The Sloth opened up the first set. After not opening a show from 11/24/91 in New Hampshire until 3/22/03 in Cincinnati, the Phish from Vermont decided to come out of the gate slicing nipples for the second time in the past 10 shows. Well played version, jumped straight into My Sweet One and immediately we've assuaged fears of this being a typical show.
46 Days was flirting with leaving it's structure by 3 minutes into the song but stayed relatively snug within it's languid confines. I'm always a big fan of the joygasm that follows the brief reprise of the chorus and this version didn't disappoint.
Camel Walk leads off a very well played funk suite, something tells me that Camel Walk will be the next song to receive one of the unexpected dashes of extra mustard that seem to be popping up lately, from the SuperMound to the West Coast Roggae amongst others.
The Tube that we all missed made it's grand return in Atlantic City. Page's clavinet work and Fish's "Nude Descending The Staircase" beat seemed to invigorate Phish and lead Tube somewhat outside of the box for the first time in quite awhile. Some classic start-stop jamming allowed the fans to show our appreciation. When that first break launched into some funky bass instead of the end of Tube, ecstatic might not encompass the feeling from the fans. God, I'm so happy with this show I almost typed "Phans"!
The little spacey interlude following Tube undoubtedly had the entire audience in the palm of Phish's collective hands anticipating the long awaited return of the Tube Reprise. It wasn't to be. This Tube didn't reach the heights of Dayton 97 or Hershey 00 but I don't think it would be a stretch to say that people appreciated it more.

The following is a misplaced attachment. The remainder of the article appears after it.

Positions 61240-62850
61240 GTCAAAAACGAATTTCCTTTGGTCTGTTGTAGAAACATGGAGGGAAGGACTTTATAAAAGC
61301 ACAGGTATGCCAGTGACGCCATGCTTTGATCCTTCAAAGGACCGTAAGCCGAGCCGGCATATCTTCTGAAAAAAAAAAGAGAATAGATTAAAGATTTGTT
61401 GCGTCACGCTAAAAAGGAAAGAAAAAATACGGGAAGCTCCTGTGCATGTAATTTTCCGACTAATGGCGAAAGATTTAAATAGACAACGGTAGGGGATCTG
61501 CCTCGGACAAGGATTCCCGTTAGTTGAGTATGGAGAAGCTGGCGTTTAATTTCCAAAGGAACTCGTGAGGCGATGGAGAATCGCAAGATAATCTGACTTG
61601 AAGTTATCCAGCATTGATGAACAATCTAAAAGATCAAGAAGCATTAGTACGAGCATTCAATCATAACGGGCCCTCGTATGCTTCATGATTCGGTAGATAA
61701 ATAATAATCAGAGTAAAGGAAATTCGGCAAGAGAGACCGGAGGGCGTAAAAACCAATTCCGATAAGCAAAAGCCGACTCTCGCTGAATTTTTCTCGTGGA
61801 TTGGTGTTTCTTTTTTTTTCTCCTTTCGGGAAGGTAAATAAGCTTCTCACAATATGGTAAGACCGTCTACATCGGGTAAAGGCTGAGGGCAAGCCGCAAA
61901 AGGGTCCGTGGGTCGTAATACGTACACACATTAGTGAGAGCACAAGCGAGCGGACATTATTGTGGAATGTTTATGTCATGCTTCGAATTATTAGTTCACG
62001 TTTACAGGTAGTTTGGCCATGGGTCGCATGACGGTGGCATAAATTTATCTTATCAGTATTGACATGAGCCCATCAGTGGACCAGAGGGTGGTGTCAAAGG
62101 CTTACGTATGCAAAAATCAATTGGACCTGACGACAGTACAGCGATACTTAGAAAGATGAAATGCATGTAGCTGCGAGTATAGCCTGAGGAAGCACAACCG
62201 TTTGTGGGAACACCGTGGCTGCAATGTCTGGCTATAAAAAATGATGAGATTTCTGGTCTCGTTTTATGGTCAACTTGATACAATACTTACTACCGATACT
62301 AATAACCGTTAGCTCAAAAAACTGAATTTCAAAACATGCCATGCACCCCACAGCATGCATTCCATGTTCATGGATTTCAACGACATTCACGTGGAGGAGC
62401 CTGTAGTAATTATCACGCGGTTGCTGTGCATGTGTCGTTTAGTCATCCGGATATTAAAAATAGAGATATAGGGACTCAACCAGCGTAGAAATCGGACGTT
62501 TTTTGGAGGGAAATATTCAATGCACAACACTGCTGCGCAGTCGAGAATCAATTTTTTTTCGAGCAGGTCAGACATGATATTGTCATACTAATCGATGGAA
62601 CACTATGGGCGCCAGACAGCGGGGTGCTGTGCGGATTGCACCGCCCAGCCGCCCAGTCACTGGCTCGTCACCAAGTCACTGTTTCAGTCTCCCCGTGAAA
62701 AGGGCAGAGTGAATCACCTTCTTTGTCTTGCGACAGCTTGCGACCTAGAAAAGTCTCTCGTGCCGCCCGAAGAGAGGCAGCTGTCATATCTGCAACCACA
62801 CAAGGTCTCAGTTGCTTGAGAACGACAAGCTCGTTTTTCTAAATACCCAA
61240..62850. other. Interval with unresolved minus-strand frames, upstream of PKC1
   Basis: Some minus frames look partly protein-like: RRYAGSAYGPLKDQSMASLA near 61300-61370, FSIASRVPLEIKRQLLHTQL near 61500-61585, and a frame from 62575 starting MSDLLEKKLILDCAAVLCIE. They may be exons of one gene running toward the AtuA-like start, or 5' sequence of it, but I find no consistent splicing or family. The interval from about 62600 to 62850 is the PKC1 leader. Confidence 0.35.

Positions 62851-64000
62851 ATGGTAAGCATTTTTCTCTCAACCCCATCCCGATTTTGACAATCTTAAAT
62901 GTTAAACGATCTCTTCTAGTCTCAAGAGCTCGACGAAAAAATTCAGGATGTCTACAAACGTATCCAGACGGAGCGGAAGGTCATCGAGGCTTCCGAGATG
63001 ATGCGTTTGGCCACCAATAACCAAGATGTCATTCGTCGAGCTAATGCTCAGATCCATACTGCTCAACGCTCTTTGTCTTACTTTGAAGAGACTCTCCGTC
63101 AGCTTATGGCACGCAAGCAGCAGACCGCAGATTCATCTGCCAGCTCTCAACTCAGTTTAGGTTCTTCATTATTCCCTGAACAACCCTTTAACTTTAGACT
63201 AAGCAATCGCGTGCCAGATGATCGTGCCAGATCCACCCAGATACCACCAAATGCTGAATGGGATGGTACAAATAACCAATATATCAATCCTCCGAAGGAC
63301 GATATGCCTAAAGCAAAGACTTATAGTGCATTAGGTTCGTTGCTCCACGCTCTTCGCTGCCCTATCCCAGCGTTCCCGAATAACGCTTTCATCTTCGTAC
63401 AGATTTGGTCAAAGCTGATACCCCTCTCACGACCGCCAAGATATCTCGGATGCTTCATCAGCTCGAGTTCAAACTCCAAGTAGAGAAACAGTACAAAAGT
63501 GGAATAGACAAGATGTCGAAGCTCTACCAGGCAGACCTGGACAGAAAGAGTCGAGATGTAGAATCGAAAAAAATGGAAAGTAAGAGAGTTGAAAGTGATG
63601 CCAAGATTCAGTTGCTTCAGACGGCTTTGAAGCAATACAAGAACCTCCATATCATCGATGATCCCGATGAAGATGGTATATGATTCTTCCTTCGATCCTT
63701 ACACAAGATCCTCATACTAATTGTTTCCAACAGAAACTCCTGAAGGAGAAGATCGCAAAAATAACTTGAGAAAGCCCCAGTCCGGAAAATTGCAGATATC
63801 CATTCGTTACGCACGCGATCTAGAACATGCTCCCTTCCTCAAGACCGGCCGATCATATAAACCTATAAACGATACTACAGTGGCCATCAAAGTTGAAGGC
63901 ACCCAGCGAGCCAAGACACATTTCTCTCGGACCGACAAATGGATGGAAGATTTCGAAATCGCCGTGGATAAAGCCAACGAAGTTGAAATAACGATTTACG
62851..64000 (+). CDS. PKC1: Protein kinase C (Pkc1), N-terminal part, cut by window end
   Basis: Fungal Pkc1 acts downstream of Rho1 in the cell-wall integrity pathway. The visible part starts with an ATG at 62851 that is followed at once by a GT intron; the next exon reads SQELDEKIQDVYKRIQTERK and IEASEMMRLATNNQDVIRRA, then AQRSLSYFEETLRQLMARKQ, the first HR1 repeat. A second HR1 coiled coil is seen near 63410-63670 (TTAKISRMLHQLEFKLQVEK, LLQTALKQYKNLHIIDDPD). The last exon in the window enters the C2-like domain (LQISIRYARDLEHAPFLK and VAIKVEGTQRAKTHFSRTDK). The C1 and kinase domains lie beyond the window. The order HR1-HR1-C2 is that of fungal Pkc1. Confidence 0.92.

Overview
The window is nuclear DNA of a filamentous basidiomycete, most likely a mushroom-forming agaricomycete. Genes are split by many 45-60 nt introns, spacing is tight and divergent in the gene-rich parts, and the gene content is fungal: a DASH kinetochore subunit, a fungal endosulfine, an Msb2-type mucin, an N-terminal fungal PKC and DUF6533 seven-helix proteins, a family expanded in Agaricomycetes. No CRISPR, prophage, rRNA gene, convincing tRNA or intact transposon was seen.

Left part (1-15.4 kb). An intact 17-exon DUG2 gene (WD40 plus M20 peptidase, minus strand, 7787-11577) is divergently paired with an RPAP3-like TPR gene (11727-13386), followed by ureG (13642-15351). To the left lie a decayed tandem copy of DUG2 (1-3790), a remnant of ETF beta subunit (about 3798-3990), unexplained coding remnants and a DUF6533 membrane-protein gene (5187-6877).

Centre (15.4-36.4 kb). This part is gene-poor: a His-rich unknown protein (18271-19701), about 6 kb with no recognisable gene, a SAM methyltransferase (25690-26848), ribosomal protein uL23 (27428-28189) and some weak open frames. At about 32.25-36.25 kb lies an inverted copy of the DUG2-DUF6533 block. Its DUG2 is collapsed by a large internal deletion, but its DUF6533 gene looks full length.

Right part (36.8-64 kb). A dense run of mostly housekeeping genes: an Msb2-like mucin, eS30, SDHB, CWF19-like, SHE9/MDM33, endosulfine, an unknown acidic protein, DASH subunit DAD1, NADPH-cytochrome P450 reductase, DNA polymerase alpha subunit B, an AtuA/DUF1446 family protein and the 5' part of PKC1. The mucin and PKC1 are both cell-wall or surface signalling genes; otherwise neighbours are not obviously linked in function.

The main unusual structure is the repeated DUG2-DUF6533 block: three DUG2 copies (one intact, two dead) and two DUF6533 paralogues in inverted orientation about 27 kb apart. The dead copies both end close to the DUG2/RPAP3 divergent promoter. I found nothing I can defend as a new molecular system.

The funk continued in the form of Cities. Any time you get a chance to get 10,000 hippies to scream the question "Do I smell?" You gotta take it. While Cities stayed as standard as it gets, I really enjoyed the quick and smooth segue into It's Ice. Fit like a glove on a gearshift as Phish pushed it into 3rd and left the funk behind.
The intricate innards of It's Ice were a nice reminder of how much tighter Phish is these days. Not a perfect version by any stretch of the imagination but played quite nicely. I'm still waiting to hear the crazy leadup before the drop to go straight into "Bundle of Joy" but I probably overthink these things.
After Sand-> Nellie Kane and the warpspeed Rocky Top from Bonnaroo, Ginseng Sullivan was a return to the halcyon days where you could just say "Bluegrass song was bluegrass song"
I really dug the Stash that came next. On second listen it was a lot more atypical than I initially thought. Mike was playing very forcefully and anchoring an excellent melodic take on the Stash jam. Ignoring screaming tension and release this Stash peaked almost romantically, with all 4 guys adding equal pieces to the puzzle. Perhaps some people won't like this version, but this unique take on Stash fits right in with the best things Phish is doing lately.
No matter how many times I hear Simple, I'll never tire of the reverse crescendo nature of it's improv segment. Great psychedelic melodic interplay in this version. Smooth slide into the Wedge, very cohesive 1-2-3 punch.
Stealing Time! Where have you been all my life? Fairly reminiscent of the 46 Days jam (As well as an Ocelot or Alaska jam, for good measure) Stealing Time finally fulfilled it's destiny as a song more akin to a Character Zero than a Sample In A Jar. There is no way that they have played a better version than this before. Real breakthrough with Stealing Time.
Holy crap, a Coil closer! I feel like the requests for a walk-off Page Home Run had been piling up and Phish delivered. Trey's current tone lends itself really well to Coil. As great as the Page solo is, the longer the band stays out the more I tend to enjoy Coil and we got a solid minute of all 4 members blissing out before Page cleared the bases and knocked us into setbreak.
My Soul wasn't the most unpredictable opener but something seemed different about it. Perhaps I'm just that much further away from being sick of the song, or maybe the rest of the band was more engaged than usual.